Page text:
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--Ex-BOJ Momma: Global Growth Weakening, China A Concern
--Ex-BOJ Momma: BOJ Policy "Game Over,"; CPI
--Ex-BOJ Offl: BOJ Has No Effective Tool To Curb Stronger Yen
--Ex-BOJ Offl: Japan Core-Core CPI Unlikely To Rise To 1%
By Hiroshi Inoue
TOKYO (MNI) - Japan's economy is slowing, pressured by weaker global
growth, but is unlikely to fall into recession as domestic demand remains solid,
a former Bank of Japan chief economist told MNI in an interview Tuesday.
"I don't have perfect confidence in my view, but Japan's economy will slow
although it will not fall into recession," Kazuo Momma, now executive economist
at Mizuho Research Institute, said.
According to Momma, domestic capital investment on the wane, but not at a
pace to trigger recession, as non-manufacturers' investment appetite remains
Momma expressed concern over the growth outlook for China and the impact of
the slowing global demand on the U.S. economy.
China is implementing stimulus measures to prevent a worsening slowdown,
but the effectiveness of Beijing's moves remain uncertain, he warned.
The former official also expressed concern that the slowing global economy
would have a knock-on impact on the yen, especially in the U.S. slows markedly.
"If the U.S. economy clearly slows, it will increase investors' risk-off
attitude, which in turn will cause a stronger yen," he said.
"The worst (would be) that the U.S. government blames a slower economy on a
strong dollar," Momma said, saying such comments would drive a market view that
Washington wants to weaken the dollar, further strengthening the yen.
Despite concerns over a stronger yen, Momma said the BOJ has no effective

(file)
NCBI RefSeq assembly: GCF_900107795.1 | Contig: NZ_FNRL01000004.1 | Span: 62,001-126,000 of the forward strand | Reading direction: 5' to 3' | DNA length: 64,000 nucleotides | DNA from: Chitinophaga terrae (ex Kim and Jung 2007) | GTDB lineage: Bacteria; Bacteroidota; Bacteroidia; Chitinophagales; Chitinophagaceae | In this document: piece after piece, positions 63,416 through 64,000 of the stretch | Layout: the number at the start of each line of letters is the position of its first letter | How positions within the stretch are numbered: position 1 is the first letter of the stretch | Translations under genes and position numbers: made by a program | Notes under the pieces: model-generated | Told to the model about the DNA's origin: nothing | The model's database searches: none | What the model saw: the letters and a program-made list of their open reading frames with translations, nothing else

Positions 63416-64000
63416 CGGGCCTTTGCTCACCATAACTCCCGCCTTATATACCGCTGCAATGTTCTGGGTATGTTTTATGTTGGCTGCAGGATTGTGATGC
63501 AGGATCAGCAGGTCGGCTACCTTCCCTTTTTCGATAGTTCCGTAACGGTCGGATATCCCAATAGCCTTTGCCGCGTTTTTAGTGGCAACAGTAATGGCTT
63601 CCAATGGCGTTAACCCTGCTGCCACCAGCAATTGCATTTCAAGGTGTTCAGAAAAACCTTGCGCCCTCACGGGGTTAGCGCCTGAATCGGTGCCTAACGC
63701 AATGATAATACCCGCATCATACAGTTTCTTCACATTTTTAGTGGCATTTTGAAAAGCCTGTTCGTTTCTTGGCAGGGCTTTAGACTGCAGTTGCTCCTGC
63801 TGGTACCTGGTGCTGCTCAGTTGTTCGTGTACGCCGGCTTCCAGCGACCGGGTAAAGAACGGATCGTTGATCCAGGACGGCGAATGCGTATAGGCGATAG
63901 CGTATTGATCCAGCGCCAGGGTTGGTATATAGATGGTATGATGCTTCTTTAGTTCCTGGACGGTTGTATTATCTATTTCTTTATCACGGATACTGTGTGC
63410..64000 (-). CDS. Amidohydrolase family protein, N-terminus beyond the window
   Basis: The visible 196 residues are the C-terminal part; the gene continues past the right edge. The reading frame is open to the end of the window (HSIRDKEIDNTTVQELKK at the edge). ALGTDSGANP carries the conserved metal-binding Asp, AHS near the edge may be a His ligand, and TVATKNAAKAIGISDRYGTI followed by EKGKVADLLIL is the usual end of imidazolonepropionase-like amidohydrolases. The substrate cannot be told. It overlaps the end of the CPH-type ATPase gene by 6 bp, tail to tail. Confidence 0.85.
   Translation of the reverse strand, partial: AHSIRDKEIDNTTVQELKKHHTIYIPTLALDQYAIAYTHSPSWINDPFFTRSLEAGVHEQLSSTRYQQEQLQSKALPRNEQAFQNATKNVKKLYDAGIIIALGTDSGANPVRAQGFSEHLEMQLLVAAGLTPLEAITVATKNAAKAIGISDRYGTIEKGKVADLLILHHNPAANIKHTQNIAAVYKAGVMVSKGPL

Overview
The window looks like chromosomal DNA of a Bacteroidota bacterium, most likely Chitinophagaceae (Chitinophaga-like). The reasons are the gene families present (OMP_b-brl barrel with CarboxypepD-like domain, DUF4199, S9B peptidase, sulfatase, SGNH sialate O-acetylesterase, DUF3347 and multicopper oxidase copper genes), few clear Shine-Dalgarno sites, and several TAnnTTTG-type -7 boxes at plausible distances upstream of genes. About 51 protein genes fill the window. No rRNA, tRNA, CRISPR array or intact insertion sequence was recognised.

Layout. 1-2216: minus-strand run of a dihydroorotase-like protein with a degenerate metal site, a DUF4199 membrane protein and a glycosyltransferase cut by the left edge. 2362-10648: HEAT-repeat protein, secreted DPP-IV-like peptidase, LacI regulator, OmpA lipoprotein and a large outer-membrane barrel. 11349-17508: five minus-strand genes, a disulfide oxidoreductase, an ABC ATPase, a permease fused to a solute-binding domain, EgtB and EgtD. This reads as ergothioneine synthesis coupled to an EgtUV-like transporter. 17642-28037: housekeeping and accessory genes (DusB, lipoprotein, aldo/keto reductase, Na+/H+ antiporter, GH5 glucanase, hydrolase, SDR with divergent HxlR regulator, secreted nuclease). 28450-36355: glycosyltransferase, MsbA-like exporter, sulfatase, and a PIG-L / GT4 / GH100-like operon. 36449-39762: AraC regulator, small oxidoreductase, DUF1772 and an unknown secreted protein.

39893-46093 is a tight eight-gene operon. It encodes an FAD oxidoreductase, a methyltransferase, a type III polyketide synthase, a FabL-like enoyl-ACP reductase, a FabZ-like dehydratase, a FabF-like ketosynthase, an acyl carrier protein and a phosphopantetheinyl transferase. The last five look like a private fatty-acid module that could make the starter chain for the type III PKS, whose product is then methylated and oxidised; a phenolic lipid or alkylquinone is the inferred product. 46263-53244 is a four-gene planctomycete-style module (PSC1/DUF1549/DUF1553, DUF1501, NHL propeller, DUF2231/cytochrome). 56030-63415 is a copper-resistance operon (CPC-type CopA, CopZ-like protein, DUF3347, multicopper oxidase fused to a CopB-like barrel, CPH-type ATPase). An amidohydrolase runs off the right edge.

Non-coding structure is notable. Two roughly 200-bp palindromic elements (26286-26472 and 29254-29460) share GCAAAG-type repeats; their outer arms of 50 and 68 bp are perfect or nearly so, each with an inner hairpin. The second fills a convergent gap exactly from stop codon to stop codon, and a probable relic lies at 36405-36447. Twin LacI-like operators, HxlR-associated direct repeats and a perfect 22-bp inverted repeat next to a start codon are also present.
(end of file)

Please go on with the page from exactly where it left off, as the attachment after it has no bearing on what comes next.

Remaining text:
tools to curb it.
"The BOJ has no effective policy tool to fight a yen rise. The only
possible tool is that the BOJ emphasizes its powerful easing or increases the
flexibility of the easy policy under the current policy framework through
communication with markets," Momma said.
Momma noted that BOJ policy had very obvious pros and cons, but accepted
there was no easy answer to ease the observed downsides, but saying it was "game
over" for further easy policy, indicating a new framework was needed.
"I can't come up with the policy where the benefits clearly exceed the
costs," he said.
Last year, Momma told MNI that the BOJ must rethink how to achieve its
target, as they cannot address the accumulated side-effects of easy policy under
their current policy framework.
Inflation remains a problem for the BOJ and Momma noted a possibility that
the core-core CPI measurement falls to negative territory if the yen sees strong
"It is unlikely Japan's core-core consumer price index (excluding fresh
food and energy item) will rise to 1% on year. Although the key price index may
temporary rise to 1%, it is unlikely to stabilize at 1%," Momma said.
Japan's core-core CPI, the measure BOJ officials focus on to gauge the
underlying trend, only rose 0.3% y/y in December.
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